Monday, January 29, 2007

Sometimes Cory Is Smart

No, not me. I spell my name, correctly, like Corey Hart does. Me and Corey Hart, we may not be so smart, but damn we're pretty. And good with the spelling of our names.

No, this is an interview with Cory Doctorow, who may spell his name wrong but is otherwise pretty awesomely clever. He has said a lot of wise things about copyright and technology and for some reason this little interview (with I think I got from taky) outlines a lot of the ideas I find compelling of his:

If it turns out that P2P is the death knell for $300 million movies and artists who earn a living from recording, so what? Radio was bad news for Vaudeville, too.

...

P2P is enabling more filmmakers, more musicians, and more writers and other creators to produce a wider variety of works that please a wider audience than ever before. That's the purpose of copyright -- to enable maximal expression and cultural participation, even if it costs us Police Academy *n-1* and payola-driven boy-bands.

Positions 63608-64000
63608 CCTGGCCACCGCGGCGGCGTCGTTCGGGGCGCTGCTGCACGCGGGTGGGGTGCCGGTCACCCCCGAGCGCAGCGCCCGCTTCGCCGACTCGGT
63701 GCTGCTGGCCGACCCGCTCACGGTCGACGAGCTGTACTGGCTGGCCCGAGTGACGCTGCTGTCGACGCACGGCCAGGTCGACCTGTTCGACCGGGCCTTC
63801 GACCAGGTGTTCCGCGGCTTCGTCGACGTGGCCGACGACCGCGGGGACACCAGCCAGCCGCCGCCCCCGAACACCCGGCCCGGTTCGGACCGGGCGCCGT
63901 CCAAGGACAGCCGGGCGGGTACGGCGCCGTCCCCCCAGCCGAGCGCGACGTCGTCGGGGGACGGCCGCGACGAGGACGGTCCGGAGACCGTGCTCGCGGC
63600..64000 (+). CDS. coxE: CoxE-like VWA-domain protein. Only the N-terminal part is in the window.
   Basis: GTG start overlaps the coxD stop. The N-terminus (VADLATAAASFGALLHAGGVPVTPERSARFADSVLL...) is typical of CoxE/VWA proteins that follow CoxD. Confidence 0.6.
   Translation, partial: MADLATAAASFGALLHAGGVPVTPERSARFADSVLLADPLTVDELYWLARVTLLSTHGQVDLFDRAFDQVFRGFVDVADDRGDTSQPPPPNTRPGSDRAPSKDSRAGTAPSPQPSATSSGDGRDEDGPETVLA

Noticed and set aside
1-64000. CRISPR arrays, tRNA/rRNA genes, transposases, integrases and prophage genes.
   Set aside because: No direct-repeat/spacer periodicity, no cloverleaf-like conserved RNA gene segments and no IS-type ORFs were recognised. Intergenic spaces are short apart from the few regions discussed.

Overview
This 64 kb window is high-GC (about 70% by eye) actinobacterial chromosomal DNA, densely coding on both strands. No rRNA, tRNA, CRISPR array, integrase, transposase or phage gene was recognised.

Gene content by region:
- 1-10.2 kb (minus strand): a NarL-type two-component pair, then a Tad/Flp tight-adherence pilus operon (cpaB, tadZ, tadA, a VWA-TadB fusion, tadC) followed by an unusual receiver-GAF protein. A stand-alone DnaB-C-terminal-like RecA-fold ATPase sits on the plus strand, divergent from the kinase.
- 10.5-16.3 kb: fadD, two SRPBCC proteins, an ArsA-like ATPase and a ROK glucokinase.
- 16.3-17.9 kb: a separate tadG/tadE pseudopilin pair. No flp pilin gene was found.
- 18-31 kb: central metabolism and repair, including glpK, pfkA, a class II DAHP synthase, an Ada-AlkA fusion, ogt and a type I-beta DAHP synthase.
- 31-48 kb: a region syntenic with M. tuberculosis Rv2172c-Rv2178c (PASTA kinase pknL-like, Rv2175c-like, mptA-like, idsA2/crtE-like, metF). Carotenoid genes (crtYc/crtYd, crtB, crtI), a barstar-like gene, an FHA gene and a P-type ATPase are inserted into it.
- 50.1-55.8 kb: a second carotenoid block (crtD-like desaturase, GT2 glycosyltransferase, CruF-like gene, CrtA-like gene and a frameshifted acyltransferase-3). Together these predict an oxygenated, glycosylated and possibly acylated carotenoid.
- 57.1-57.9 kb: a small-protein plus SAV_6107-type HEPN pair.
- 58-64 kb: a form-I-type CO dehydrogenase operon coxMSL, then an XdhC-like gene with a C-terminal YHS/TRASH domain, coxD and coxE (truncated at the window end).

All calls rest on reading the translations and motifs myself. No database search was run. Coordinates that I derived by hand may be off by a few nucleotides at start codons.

...

If you're in an industry that demands that bits be scarce, you have to change or die. Radio made it impossible to exclude non-paying audiences from a performance. VCRs made it impossible to ensure that audiences watched commercials. They foreclosed on some of the existing businesses of the day and created new ones.

...

Should people aspire to make a living off their creative work?

Cory: Sure, if they're prepared to starve. ... Writing, music and other forms of creative endeavor have never been a reliable way of earning a living for the vast majority of their practitioners. There was never a moment when even a large minority of people who wrote for money made a living at it. Artists are fundamentally irrational economic actors in that they continue to produce work even when there's no demand for it.

...

Copyright is supposed to safeguard creativity -- so you can tell it's working when there are more people being creative in more ways. Not when the cost of a movie goes from $200 million to $300 million.


See? Can't spell his own name, but otherwise, pretty smart.